The association with embroideries is hardly surprising. We have already noted common elements in furniture and clothing within a given period. This connection is merely another example of the well-known unity of decorative arts. Furniture reflects architecture, gravestones, silver, and even pie crust vents from the same period (fig. 22). Seen in isolation, no motif would mark a piece of furniture as a “woman’s” cupboard or chest. It is the combination of decoration and form with the presence of women’s names that leads to that conclusion. Though almost all of the identified initials on Hadley chests (and all of the full names) belonged to women, plainer board chests from the same time and place were owned by men.[15] The terms “marriage cupboard” or “dower chest” are modern, but they point in the right direction. The Hannah Barnard cupboard marks a transition point in a woman’s life, the stage at which she left one household to join another.

Cupboards and chests, like the textiles, ceramics, and silver they were designed to store, belonged to that category of property known as “moveables.” Moveables were associated both with the marriage portions of daughters and with bequests granted to widows. In the Connecticut River Valley, as in most of the western world, “real” property or land followed the male line of inheritance. Women typically inherited portable forms of property—cooking equipment, animals, bed linens, and furniture. In such a system, women themselves became “moveables.” When Hannah Barnard married John Marsh in 1715, she changed her name, shifting her allegiance from one male-headed household to another; but her cupboard, like the marked sheets, pillow beers, and silver spoons she brought to the marriage, carried her maiden name.[16]

Although initials were more commonly used than full names, household goods preserved a woman’s birth name even as she lost it in marriage. The eighteenth-century meaning of such a practice is suggested in the memoir of a Vermont woman, Mary Palmer Tyler. Shortly after she and Royall Tyler were married, he purchased a dozen small and three large spoons and had them marked with her maiden initials “MP.” Since they were already married, it is surprising that he did not have the spoons marked “MT” for Mary Palmer Tyler or even “RTM” for Royall and Mary Tyler, as was sometimes done on linen, silver, pottery, and occasionally even furniture. To Mary, his selection of her maiden initials demonstrated his sensitivity to her parent’s precarious circumstances. “[H]e knew I could not purchase them,” she wrote, “and he wished to make it appear that my parents did so.” Hannah Barnard’s flamboyant cupboard not only preserved her personal identity, it ratified her connection with her family of origin. Significantly, a mammoth table stone in Hadley cemetery lists Hannah with her father rather than with her husband. Although this circumstance was probably a consequence both of Hannah’s early death and the remarriage and subsequent death of her spouse, there seems to be no question that she continued to be identified as a “Barnard” even after she became a “Marsh.”[17]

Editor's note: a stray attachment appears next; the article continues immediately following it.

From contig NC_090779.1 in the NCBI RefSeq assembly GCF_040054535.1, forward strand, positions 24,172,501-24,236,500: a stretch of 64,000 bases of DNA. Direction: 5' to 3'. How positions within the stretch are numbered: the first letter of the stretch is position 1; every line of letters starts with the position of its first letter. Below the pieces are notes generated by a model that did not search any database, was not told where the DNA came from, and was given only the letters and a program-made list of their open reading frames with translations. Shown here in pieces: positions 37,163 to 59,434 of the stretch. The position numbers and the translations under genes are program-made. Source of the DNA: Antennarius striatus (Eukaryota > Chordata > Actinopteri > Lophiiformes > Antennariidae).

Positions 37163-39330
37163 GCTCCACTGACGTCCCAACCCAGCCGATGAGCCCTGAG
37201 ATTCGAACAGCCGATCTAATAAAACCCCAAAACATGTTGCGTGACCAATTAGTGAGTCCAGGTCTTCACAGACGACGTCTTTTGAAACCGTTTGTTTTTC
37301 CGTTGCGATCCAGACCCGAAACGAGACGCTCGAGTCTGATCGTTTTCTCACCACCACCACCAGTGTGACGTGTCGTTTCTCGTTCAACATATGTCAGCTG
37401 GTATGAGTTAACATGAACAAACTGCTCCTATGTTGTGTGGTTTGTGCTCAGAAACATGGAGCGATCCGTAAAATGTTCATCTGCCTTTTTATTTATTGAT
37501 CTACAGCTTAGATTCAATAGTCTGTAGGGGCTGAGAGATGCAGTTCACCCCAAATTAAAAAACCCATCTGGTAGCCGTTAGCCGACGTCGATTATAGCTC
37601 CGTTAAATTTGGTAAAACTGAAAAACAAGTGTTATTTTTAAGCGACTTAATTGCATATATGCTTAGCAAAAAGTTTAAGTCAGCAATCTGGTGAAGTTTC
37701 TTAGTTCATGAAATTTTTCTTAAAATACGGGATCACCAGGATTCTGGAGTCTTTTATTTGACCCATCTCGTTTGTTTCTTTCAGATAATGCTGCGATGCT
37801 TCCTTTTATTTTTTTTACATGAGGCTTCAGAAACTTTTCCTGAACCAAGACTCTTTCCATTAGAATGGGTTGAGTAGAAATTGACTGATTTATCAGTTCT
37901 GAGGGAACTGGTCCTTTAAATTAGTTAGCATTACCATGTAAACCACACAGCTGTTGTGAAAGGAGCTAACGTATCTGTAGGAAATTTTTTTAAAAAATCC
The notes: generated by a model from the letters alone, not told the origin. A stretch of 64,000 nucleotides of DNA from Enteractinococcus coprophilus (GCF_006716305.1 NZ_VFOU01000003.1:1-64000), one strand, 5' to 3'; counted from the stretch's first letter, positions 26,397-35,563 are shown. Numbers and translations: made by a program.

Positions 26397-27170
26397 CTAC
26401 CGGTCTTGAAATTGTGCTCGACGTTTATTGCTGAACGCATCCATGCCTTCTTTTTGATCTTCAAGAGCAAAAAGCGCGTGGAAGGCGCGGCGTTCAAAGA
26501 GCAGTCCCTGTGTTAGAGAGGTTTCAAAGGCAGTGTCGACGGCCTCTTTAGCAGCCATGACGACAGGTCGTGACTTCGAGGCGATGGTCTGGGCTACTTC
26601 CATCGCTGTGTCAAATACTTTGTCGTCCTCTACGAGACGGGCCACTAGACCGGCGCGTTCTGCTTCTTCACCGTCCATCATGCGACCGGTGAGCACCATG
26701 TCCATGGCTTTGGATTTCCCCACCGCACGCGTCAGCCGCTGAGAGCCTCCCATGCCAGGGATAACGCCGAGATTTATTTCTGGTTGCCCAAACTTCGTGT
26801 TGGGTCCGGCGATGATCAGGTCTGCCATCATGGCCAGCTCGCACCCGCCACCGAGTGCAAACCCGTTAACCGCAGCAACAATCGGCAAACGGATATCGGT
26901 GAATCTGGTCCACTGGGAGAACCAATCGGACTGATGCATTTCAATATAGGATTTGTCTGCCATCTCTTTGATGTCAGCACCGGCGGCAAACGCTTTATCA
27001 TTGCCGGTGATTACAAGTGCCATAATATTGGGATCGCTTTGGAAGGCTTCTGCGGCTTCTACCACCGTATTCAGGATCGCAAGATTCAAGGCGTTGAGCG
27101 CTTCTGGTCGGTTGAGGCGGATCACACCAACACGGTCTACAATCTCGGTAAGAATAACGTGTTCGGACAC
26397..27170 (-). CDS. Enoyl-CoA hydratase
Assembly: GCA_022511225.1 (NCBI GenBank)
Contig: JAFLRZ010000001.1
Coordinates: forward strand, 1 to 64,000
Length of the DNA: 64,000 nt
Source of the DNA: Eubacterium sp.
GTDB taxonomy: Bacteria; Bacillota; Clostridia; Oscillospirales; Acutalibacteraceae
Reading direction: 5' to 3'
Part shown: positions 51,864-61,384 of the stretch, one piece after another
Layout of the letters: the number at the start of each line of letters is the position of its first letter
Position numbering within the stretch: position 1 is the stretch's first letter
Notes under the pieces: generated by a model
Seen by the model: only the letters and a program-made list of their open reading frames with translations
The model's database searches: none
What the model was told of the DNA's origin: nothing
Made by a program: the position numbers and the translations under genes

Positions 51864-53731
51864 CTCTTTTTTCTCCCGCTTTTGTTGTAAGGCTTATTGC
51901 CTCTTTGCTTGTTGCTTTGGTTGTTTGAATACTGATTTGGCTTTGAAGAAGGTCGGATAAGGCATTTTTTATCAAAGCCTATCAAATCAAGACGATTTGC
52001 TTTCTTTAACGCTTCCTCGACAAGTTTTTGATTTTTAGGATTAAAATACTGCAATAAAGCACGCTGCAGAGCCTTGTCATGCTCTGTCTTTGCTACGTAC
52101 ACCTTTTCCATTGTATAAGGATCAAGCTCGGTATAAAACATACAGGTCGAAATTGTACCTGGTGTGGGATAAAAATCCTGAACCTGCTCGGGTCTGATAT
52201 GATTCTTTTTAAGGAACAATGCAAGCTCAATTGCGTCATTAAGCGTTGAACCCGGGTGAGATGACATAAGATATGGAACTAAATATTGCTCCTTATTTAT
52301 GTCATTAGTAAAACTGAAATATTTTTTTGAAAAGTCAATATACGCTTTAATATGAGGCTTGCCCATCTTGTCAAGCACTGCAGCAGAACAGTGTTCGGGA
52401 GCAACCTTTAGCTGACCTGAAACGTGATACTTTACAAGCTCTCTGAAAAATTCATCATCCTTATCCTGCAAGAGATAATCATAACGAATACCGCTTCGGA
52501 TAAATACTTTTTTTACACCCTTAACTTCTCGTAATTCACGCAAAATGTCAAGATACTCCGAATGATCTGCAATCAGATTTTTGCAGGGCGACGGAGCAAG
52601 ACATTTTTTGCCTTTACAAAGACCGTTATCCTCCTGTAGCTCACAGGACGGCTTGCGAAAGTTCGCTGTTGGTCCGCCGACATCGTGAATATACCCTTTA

Still, the visibility of Hannah’s name on her cupboard speaks of more than family pride. Many women preserved their maiden identities by embroidering their initials onto linens or bed coverings. Few women emblazoned their full names on so visible a household object as a cupboard. In fact, the Barnard family seems to have nourished female independence as well as family pride. Hannah was named for her grandmother and for her paternal aunt, Hannah Barnard Westcar Beamon, a childless woman, twice married and twice widowed, who appears several times in Hadley and Deerfield records. In 1673 the aunt was acquitted of wearing silk contrary to law. In January 1677 she was again presented “for wearing silk in a flaunting garb to the great offence of several sober persons in Hadley.” Her first husband had died two years before, leaving an estate of £431. In 1694, now remarried and a schoolmistress in Deerfield, she rescued the town’s children from a French and Indian attack by rushing them to the fort. She died in Deerfield in 1725 in sober respectability, leaving her considerable estate to the town for the support of schools. It is not hard to imagine the niece of such a woman emblazoning her name on a cupboard. In fact, something about the arrangement of letters on the cupboard suggests a primer or a slate. Could Hannah also have been a teacher, like her aunt? If her recorded birthdate is correct, she was thirty-one years old when she married John Marsh, a widower five years her senior. (Hannah’s older sister had married at eighteen.)[18]

Hannah died in 1716, leaving an infant daughter, Abigail. Her husband married a third time, fathered several more children, then died in 1725. His will makes clear what the cupboard only suggests, that certain objects in the household were marked, literally or figuratively, with female lineages. Marsh promised his only son, a child of his third marriage, all of his real estate, reserving moveable property for his daughters. Hannah’s child was to receive £120, “to be paid in what was her own Mothers,” plus “her Mothers Wearing Cloaths . . . to be given her free.” The inventory contains separate lists for each of the wives. Although Marsh, as head of the household, controlled all this property, he understood its origins. The moveables each wife brought to the marriage formed the core of her own daughters’ inheritance. Hannah’s daughter Abigail grew up in Hadley, married Waitstill Hastings in 1736, and in 1742 had a daughter whom she named, not just Hannah, but Hannah Barnard Hastings.[19] Not surprisingly, this fourth Hannah Barnard eventually inherited the cupboard.